Feb. 11 (Bloomberg) -- An Air Force finding that the fatal 2010 crash of a Lockheed Martin Corp. F-22 Raptor fighter was caused by pilot error “is not supported by the facts” in the service’s inquiry, according to the Pentagon inspector general.
The watchdog office, in a report released today, examined the Air Force’s review of the November 2010 crash in Alaska of an F-22 assigned to the 525th Fighter Squadron.
The crash that killed the F-22 pilot, Captain Jeff Haney, came before a series of incidents in which a dozen pilots flying the F-22 became dizzy and disoriented from lack of oxygen, a condition called hypoxia. The Air Force said in July of last year that it was correcting the oxygen deprivation by replacing a valve in pressure vests worn by pilots at high altitudes.
The Air Force review released in December 2011 said that “clear and convincing evidence” showed the crash that killed Haney near Joint Base Elmendorf-Richardson was caused by his failure to take timely action to prevent it.
Disputing that conclusion, the inspector general said it wasn’t supported in a manner “consistent with” the service’s own “clear and convincing standard of proof.”
The Air Force investigation discounted oxygen deprivation as contributing to the crash. The inspector general criticized the service for not providing “a detailed analysis describing why hypoxia was not considered a contributory factor.”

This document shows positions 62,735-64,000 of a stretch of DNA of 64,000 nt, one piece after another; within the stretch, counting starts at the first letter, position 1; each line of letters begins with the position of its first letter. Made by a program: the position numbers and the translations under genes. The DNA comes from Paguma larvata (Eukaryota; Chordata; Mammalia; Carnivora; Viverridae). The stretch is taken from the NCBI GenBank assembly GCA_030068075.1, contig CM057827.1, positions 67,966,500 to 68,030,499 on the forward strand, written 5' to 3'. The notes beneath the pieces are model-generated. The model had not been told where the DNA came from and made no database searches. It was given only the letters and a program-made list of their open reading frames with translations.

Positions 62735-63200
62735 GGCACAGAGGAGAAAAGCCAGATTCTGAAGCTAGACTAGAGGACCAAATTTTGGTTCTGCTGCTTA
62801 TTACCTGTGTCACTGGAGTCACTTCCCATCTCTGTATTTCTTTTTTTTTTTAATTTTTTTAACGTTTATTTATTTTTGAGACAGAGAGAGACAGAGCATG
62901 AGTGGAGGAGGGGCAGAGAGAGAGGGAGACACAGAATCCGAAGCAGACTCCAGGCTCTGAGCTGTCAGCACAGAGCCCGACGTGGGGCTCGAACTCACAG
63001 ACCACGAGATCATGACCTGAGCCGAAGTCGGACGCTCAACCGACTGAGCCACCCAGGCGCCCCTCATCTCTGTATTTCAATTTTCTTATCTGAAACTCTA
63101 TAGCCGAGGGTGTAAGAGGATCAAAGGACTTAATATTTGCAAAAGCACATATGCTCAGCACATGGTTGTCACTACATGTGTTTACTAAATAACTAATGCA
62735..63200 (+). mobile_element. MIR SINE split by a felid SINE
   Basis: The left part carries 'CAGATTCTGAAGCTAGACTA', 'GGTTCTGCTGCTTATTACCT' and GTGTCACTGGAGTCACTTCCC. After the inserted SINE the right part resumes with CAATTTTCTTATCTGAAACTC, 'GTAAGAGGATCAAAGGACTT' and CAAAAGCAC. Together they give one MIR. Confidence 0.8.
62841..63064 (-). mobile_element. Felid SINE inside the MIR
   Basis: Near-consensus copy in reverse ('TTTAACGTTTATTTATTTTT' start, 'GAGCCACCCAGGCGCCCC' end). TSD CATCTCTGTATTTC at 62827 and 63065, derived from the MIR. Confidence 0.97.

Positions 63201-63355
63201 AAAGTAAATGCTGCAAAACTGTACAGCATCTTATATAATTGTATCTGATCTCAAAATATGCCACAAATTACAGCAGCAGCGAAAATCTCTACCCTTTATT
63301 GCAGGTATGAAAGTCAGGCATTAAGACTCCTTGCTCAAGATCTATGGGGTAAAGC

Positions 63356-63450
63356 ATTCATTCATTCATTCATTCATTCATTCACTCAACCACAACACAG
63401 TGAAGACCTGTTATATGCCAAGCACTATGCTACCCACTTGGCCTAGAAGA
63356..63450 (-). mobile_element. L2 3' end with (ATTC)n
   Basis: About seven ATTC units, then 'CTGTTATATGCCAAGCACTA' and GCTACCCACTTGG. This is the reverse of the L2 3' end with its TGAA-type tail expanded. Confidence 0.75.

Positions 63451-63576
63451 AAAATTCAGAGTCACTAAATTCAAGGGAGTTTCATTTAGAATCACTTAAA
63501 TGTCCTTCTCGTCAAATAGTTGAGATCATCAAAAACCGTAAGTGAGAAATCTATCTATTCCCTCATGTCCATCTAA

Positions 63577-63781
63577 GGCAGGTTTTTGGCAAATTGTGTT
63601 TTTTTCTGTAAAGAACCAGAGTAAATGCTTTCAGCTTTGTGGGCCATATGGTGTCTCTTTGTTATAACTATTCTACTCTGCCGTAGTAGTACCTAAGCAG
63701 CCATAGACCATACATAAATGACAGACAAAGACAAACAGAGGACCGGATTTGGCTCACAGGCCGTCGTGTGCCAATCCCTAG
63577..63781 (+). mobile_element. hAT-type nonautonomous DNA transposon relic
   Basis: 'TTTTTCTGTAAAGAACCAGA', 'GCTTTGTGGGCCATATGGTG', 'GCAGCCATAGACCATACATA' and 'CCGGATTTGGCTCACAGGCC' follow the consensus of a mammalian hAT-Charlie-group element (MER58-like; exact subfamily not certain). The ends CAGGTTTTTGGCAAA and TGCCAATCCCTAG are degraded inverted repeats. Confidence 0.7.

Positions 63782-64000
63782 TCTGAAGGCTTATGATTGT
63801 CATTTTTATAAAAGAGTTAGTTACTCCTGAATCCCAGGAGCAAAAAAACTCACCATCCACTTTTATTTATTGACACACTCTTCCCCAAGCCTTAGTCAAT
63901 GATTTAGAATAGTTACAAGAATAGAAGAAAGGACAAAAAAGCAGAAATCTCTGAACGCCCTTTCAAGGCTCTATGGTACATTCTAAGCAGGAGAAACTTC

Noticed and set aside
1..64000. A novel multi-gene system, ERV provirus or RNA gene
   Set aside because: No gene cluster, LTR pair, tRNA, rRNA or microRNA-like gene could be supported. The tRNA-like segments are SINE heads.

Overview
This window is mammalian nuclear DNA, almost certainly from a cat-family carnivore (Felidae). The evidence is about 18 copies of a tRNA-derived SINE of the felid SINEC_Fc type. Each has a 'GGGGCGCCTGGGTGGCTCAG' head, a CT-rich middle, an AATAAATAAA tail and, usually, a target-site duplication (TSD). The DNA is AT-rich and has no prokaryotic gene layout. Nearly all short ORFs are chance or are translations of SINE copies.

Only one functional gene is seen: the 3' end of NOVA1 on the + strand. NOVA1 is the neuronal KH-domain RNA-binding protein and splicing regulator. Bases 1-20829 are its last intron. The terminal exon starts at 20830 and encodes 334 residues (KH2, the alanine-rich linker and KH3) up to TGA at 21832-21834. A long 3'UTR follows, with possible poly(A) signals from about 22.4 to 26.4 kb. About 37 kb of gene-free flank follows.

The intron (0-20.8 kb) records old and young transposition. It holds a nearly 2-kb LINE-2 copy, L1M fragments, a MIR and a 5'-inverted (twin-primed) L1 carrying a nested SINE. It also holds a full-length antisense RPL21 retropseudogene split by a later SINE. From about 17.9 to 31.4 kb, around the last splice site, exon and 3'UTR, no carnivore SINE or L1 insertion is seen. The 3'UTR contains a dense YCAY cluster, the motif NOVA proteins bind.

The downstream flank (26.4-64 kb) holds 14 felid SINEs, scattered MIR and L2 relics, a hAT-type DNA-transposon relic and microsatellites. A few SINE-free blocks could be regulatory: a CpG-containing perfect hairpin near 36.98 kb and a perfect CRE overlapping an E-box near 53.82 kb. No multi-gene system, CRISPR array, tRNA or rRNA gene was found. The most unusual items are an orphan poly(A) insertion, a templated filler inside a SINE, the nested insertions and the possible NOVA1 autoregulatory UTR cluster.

In May 2011, the Air Combat Command announced a temporary suspension of training flights because of “recent reports of potential oxygen system malfunctions.” That led to a full review of the F-22’s oxygen system.
After studying everything from hoses and masks to the planes’ radar-absorbing stealth skin, the Air Force determined the trouble was the valve in the pressure vest.
Today’s inspector general report recommended that the Air Force judge advocate general reevaluate the accident report findings in Haney’s crash and “take appropriate action.”
The Air Force said in comments contained in the report that it stood by the 2011 conclusions while saying some aspects of the report “could have been written more clearly.”
The Air Force said it relied for its rebuttal of the inspector general’s review on the findings of a special task force it convened.
Remedial actions would be taken on deficiencies in the accident report, including the lack of detailed analysis of contributing factors, the Air Force said.
The inspector general said it didn’t agree with the Air Force’s contention that the service “exhausted all investigative leads” before rendering its 2011 conclusion.
The Air Force failed to follow its own regulations that called for a “thorough discussion of the facts relevant to the accident” that are “fully supported by documentary evidence” and “self-contained” in the report, according to the inspector general.
The inspector general also said the Air Force’s 2011 conclusions violated a regulation that says findings “must be supported by credible evidence that shows it is highly probable that the conclusion is correct.”
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